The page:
Glass companies navigate the aftermath of Hurricane Sandy
On election eve, hundreds of thousands of people in the Northeast were still without power following Hurricane Sandy, with the hardest hit areas in New Jersey and New York marking an eighth consecutive day without electricity. In addition to power outages, gas shortages were stalling recovery efforts, and glass companies in the region reported it could be weeks before conditions improved.
Still, industry execs say they are fortunate the aftermath hasn’t been worse.
“It’s been a weird week,” says Tom Whitaker, owner of Mr. ShowerDoor in Norwalk, Conn. “My business is running; I have Internet and phones, but my customers are not answering theirs. There’s no gas. We’re hitting walls getting things done.”
Even so, Whittaker is quick to add he feels very lucky. He, like so many others, lives and works in an area that “looks like a war zone” of dark suburban streets entangled with downed trees and power lines. Whitaker, whose building was designed four feet off the ground, is lucky on several counts: The business to his left has no roof; and as of last Friday, the business to his right was still without power, as was the case a mile out.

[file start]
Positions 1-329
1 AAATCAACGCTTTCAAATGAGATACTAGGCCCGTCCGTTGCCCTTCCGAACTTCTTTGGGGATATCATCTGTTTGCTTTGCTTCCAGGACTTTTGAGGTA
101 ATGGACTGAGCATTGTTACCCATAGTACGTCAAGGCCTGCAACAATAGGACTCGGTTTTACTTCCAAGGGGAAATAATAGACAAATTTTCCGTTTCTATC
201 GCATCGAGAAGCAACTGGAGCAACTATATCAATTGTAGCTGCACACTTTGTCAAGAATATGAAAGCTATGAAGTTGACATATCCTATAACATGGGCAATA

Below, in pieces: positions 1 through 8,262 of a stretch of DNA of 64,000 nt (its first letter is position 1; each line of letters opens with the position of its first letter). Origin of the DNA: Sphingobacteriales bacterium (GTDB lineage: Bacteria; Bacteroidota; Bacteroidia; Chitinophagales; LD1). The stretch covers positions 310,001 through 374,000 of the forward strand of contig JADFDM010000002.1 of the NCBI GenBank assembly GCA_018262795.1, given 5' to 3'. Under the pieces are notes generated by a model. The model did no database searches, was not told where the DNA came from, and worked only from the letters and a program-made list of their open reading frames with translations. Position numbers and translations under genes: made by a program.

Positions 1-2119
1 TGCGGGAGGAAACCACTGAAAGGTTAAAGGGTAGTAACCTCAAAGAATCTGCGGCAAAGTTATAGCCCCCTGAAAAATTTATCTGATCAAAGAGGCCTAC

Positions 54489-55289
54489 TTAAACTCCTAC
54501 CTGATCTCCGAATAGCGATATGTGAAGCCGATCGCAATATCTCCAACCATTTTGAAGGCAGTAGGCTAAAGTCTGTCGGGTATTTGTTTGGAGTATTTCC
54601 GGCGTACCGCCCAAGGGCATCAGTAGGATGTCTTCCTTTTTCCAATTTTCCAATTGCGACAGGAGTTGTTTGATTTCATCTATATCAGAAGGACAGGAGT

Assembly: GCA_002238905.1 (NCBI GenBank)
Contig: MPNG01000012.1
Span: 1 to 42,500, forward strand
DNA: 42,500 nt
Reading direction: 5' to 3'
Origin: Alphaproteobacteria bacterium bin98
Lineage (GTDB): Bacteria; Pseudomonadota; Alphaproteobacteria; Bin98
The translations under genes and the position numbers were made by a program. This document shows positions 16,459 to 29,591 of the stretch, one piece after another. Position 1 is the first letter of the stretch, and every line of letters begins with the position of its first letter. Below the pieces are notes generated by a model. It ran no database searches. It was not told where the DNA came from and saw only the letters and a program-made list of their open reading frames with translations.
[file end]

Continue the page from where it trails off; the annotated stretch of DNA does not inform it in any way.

In New Jersey, glass fabricator GGI is also among the fortunate companies that have been able to quickly get back on their feet. When the first GGI employees finally got to the company’s 100,000-square-foot fabrication facility in Secaucus the Wednesday after the storm, the parking lot was a lake. The flood waters reached within 6 inches of the factory floor, filling the truck bays. A large metal debris bin floated all the way around the building to the front parking lot. Thankfully, the water receded quickly.
“We were lucky,” says GGI President David Balik. “Our employees were safe, and power came back on Thursday, though it seemed like a lot longer than that.”
As of Monday, November 5, all equipment was up and running; GGI was filling orders; and trucks were making deliveries. Despite news reports of fuel lines and shortages, getting fuel hadn’t been a challenge, according to Balik.